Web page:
"We are calling on the international community to bear its responsibility," Lebanon's Minister of Social Affairs Wael Abu Faour told diplomats gathered in Geneva, slamming the lack of assistance from outside the region.
He was speaking alongside the foreign ministers of Jordan, Turkey and Iraq at a special meeting of the UN refugee agency focused on how to better distribute the burden of the swelling Syria conflict, which since March 2011 has killed over 100,000 people and forced more than 2.1 million to flee into neighbouring countries.
"The impact of the refugee influx on the societies, economies and communities of the host countries is immense," warned UN High Commissioner for Refugees Antonio Guterres.
He demanded that the global community help Syria's overstretched neighbours, which are already "going through huge demographic changes following the refugee influx, unsettling their social and economic fabric."
The countries in the region may need direct budget support, as well as long-term development investment, Guterres said, stressing also that countries outside the region needed to take in some of the refugees.
"I call on all countries, particularly in Europe and the extended Middle East, to allow Syrians to access asylum and enjoy quality protection," he said.
If the situation in Syria deteriorates drastically, he warned, "the international community may also have to consider the humanitarian emergency evacuation of Syrian refugees to locations outside the region to help ease the pressure on neighbouring countries."
EU Humanitarian Aid Commissioner Kristalina Georgieva, who also spoke at the conference, stressed the "very severe risk of destabilisation."
"We need to keep our borders open," she said.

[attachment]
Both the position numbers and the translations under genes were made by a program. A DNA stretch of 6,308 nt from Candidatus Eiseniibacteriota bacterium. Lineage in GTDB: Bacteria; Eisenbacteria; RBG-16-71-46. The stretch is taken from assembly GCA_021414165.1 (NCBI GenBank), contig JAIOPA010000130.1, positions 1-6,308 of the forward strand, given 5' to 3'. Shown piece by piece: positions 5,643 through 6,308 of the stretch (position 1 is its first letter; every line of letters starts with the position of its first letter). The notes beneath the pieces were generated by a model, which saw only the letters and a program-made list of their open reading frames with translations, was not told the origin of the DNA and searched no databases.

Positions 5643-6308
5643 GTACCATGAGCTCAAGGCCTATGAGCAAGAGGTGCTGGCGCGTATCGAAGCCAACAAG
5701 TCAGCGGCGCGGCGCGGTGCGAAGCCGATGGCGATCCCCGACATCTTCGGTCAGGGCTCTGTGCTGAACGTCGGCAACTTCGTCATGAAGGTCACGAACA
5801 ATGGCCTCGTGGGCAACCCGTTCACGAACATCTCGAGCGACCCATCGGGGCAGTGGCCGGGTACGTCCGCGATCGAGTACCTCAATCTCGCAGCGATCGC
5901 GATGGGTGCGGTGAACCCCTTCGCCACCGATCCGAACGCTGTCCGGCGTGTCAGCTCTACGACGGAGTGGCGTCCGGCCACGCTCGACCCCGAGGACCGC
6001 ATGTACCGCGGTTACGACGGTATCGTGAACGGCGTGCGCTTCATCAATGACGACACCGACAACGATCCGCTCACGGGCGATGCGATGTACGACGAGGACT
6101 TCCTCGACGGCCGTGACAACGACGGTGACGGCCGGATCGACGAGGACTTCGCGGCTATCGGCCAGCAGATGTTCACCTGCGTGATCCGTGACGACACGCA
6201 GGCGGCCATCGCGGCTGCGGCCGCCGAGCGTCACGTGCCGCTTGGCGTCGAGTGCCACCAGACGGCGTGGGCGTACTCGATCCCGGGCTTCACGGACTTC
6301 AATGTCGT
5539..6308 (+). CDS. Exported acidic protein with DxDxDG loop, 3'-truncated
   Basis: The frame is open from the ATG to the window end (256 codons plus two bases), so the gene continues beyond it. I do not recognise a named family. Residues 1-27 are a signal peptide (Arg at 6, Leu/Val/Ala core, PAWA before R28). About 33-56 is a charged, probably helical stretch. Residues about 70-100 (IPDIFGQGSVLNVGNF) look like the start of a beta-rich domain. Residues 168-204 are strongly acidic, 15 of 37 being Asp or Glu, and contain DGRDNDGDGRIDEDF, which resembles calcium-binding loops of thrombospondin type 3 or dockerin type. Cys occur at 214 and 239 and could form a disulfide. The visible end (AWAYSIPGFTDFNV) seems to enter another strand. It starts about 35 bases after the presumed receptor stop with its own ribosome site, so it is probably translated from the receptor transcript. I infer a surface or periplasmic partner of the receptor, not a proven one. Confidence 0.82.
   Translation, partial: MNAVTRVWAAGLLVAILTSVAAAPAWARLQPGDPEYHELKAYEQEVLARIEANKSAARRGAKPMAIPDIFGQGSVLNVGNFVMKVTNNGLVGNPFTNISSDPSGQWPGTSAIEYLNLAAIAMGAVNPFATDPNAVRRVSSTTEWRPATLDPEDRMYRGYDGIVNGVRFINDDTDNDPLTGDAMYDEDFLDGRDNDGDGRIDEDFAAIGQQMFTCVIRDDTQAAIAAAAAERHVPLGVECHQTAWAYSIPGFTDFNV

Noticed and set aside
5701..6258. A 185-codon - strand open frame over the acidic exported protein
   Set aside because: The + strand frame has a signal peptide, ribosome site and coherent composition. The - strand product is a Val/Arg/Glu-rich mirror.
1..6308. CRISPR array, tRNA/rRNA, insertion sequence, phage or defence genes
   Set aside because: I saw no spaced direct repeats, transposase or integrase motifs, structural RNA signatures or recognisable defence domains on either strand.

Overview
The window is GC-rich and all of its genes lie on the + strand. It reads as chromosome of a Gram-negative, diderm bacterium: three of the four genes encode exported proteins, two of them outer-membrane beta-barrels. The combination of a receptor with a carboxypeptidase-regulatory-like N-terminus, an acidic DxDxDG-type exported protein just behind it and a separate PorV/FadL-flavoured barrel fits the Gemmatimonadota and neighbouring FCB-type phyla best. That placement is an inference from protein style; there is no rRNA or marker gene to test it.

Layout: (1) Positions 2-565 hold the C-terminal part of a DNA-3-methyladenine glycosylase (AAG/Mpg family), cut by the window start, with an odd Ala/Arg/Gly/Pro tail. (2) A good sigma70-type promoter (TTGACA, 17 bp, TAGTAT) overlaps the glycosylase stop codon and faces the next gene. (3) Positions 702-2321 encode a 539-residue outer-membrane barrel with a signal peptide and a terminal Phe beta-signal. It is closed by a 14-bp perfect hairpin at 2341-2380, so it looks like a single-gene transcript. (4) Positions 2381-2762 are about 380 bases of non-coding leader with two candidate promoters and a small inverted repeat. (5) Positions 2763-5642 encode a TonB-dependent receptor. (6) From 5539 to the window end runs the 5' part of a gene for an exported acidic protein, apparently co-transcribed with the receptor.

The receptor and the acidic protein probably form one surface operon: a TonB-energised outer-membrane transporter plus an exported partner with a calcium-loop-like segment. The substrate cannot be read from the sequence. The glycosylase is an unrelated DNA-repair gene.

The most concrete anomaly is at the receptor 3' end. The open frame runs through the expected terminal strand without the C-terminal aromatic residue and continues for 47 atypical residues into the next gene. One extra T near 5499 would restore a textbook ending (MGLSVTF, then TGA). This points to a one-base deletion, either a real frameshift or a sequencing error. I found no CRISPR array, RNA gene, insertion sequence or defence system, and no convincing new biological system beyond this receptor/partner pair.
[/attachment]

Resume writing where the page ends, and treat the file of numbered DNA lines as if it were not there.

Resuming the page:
Pressure on Syria's neighbours has already become unbearable, their representatives said Monday.
Lebanon for example, a country of just 4.4 million people, counted by Monday evening some 769,000 Syrians registered or in the process of registering as refugees, Abu Faour told reporters, pointing out that on Monday morning the number had been 763,000.
Including all the unregistered Syrians, the actual number is around 1.3 million, he said, or about 30 percent of the Lebanese population.
Despite the massive influx and Lebanon's many appeals for international help, "nothing of significance has materialised so far," Abu Faour said.
"Not one hospital," Faour said.
"Not one school."
Lebanon is "more than disappointed," he said.
"We are frustrated — it has been more than two years of advice, of lessons, of promises and nothing," Faour said.
He warned that the "huge pressure" on his already fragile country's infrastructure, schools, health system and services was creating "antagonistic trends against Syrian refugees" and calls from some to close the borders.
While insisting Beirut would keep the borders open to anyone truly in need of humanitarian assistance, Faour acknowledged that some screening had begun to reduce the numbers of people crossing into the country.
If the international community does not step up and do more, it risks "losing a major ally in Lebanon," he said, warning "the price of shouldering the Syrian crisis is proving too much to bear."
Jordan meanwhile is now home to over 522,000 Syrian registered refugees, representing around 10 percent of the population, and the overflowing al-Zaatari camp that opened just 14 months ago has swelled to become the country's fourth largest city.
Jordanian Foreign Minister Nasser Judeh echoed the sentiment of fellow diplomats in urging donor countries to provide much-needed funds.
"The international community needs to replace words with deeds," said Turkish Foreign Minister Ahmet Davutoglu, whose country has already spent $2 billion to support its nearly 500,000 Syrian refugees — less than 10 percent of which came from international assistance.
Participants in Monday's conference also pressed for a UN Security Council resolution focused on access for humanitarian workers to Syria.
"We need to do more to ensure our aid moves across battle lines and across borders and reaches the most conflict-affected areas and the most vulnerable populations," said US Deputy Secretary of State William Burns.
"It is high time for the Security Council to speak with one voice to demand unfettered humanitarian access," he told the assembly.